by Mackenzie Jager
Demelza Ramirez was Taylor University’s first participant in the new study abroad program at York St. John University (YSJ) in York, England. The program will fit with many majors, and Demelza believes a semester in England is the perfect place for students who want to study abroad but are a little hesitant to do so. The country and culture of England are similar enough to America that you don’t feel completely overwhelmed, Demelza explained, and the experience acts as a good transition into learning and experiencing other cultures.
Students take three classes at YSJ. Two count toward the writing seminars required in the PWR program, and the third can count as a general education credit or simply be a subject you are interested in.
“It was surprising to me how uneasy I was about switching between American and British academic classrooms,” Demelza said. The way students interact with professors, how classes are taught, and the informality of most classrooms were difficult for her to accept. Adjusting to the style of discussion and critique may have been the most difficult, however. She explained that “as a pro writer we do things on content, grammar, we do everything [with the mindset] of you are going to publish this, but in the creative writing sense at York St. John, it was how are you critiquing this to make it more philosophical, to make it more literary. . . .”
Outside the classroom, Demelza enjoyed making friends, traveling, writing and drinking tea in a famous cafe called Betty’s Tea Shop, and worshipping in York Minister Cathedral. To other students who hope to study in York, Demelza suggests planning your time – weekends and spring break especially – to allow for extensive travel. Demelza recommended the cities of Whitby, Scarborough, and Edinburgh to other students hoping to study at YSJ, and expressed one of her only regrets from the semester was “not getting off the mainland.” She encourages other Taylor students to explore more widely and take a trip to France or Germany at least once.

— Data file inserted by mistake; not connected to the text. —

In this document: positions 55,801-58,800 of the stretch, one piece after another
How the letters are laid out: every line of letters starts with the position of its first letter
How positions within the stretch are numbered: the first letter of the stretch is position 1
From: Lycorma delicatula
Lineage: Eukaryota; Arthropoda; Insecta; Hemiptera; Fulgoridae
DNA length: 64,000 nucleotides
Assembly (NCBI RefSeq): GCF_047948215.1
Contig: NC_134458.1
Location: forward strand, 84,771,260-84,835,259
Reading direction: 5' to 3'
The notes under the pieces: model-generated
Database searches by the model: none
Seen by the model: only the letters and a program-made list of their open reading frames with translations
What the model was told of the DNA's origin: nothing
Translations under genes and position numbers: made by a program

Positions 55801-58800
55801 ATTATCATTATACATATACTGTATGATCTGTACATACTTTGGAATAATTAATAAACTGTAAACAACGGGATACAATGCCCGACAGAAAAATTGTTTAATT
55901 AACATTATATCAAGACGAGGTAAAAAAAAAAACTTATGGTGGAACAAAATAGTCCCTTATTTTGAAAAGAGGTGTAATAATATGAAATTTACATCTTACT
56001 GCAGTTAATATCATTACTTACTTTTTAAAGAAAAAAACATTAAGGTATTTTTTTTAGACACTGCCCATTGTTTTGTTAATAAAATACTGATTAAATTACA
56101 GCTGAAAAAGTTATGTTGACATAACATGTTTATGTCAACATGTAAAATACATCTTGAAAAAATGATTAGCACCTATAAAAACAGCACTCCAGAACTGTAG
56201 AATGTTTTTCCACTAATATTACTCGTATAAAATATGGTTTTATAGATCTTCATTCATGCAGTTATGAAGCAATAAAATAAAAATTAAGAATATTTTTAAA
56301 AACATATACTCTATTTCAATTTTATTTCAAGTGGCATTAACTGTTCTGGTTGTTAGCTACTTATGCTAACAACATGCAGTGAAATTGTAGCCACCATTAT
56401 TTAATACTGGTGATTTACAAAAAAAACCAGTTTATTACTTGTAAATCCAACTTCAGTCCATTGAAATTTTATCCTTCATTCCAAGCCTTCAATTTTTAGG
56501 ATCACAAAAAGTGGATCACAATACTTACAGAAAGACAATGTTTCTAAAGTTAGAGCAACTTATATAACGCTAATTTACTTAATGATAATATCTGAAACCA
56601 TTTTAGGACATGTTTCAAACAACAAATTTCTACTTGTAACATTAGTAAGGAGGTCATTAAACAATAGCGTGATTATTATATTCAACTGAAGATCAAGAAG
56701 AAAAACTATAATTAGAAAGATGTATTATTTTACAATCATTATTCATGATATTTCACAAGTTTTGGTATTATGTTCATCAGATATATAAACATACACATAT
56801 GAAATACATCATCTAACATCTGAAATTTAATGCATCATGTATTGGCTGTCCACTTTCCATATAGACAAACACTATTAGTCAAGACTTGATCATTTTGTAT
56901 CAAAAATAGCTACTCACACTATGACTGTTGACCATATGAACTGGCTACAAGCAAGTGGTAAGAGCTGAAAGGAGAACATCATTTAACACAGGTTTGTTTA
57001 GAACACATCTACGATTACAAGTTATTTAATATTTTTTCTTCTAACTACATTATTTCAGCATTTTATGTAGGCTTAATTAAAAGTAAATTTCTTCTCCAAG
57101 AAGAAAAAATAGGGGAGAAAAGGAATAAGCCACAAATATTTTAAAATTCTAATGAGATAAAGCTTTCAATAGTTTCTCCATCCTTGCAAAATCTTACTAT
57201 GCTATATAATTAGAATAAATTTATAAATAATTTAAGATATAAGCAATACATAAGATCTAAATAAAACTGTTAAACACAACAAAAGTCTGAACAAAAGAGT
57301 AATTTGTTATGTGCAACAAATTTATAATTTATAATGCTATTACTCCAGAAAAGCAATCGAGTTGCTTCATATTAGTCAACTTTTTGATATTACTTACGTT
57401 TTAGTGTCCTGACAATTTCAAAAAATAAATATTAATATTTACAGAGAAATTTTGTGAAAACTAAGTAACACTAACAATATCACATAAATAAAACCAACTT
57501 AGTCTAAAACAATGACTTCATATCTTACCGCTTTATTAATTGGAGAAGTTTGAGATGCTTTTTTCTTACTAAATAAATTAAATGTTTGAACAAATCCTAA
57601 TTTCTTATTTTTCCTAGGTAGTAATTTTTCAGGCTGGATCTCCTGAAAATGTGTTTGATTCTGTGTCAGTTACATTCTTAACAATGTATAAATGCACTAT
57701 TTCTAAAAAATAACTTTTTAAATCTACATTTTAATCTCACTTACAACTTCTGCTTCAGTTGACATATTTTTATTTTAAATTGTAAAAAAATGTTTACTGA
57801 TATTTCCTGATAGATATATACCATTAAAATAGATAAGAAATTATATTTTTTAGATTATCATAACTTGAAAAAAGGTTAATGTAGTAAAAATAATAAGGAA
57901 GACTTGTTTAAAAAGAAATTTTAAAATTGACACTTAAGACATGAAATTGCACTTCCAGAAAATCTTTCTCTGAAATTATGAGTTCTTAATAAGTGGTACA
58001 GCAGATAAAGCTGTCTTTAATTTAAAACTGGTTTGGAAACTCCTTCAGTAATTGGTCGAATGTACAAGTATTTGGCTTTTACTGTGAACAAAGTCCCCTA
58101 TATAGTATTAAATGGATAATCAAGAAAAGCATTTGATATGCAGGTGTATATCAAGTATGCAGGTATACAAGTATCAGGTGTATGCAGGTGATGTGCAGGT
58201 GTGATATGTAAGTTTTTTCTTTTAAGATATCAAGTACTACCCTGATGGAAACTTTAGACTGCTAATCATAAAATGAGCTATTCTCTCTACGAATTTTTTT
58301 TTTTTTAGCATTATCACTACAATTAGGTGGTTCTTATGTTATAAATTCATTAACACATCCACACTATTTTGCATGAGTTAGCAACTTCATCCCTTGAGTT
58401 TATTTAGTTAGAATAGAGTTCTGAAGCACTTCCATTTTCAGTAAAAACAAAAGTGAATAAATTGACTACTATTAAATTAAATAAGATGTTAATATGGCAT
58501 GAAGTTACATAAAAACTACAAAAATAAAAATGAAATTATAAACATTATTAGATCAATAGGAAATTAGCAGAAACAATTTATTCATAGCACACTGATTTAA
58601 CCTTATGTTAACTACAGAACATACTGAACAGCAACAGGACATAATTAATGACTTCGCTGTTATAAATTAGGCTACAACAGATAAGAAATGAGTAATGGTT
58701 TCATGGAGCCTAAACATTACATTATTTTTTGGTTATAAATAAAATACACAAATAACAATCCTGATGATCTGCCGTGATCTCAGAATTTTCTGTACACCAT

Although Demelza loved the traveling she was able to do, her favorite memories and life lessons taken from her experience at YSJ revolve around friends. She became close with students from Germany, Norway, Sweden, Scandinavia, representing a broad range of religions, cultures, and ways of thinking. Interacting with Christians from other cultures, nonbelievers, Muslims, and atheists from countries around the world, she was challenged to explore her own beliefs and the way she perceived and respected other faiths and cultures.
“It’s easy to sit in a classroom [and be taught about Islam], but then to meet a Muslim and be friends with people who practice the religion” is entirely different, according to Demelza. She said it was “humbling to have to be quiet and listen to other people” and try to come to understand the how’s and why’s behind their beliefs and thought processes. Even the Christians from countries America normally considers “Western” have different ways of “seeing God and the Bible,” Demelza explained.
Further, everyone has “a perception of what an American is: Christian, rude, entitled – king of the world. It was good to learn about other people’s opinions of America and why they may think those things. I’d like to think I might have debunked some of those stereotypes. I try hard not to come off as snobbish or judgmental. I know there were probably a couple times I failed, but even if [my friends and I] didn’t always have deep theological discussions I hope they at last saw my faith through how I acted.”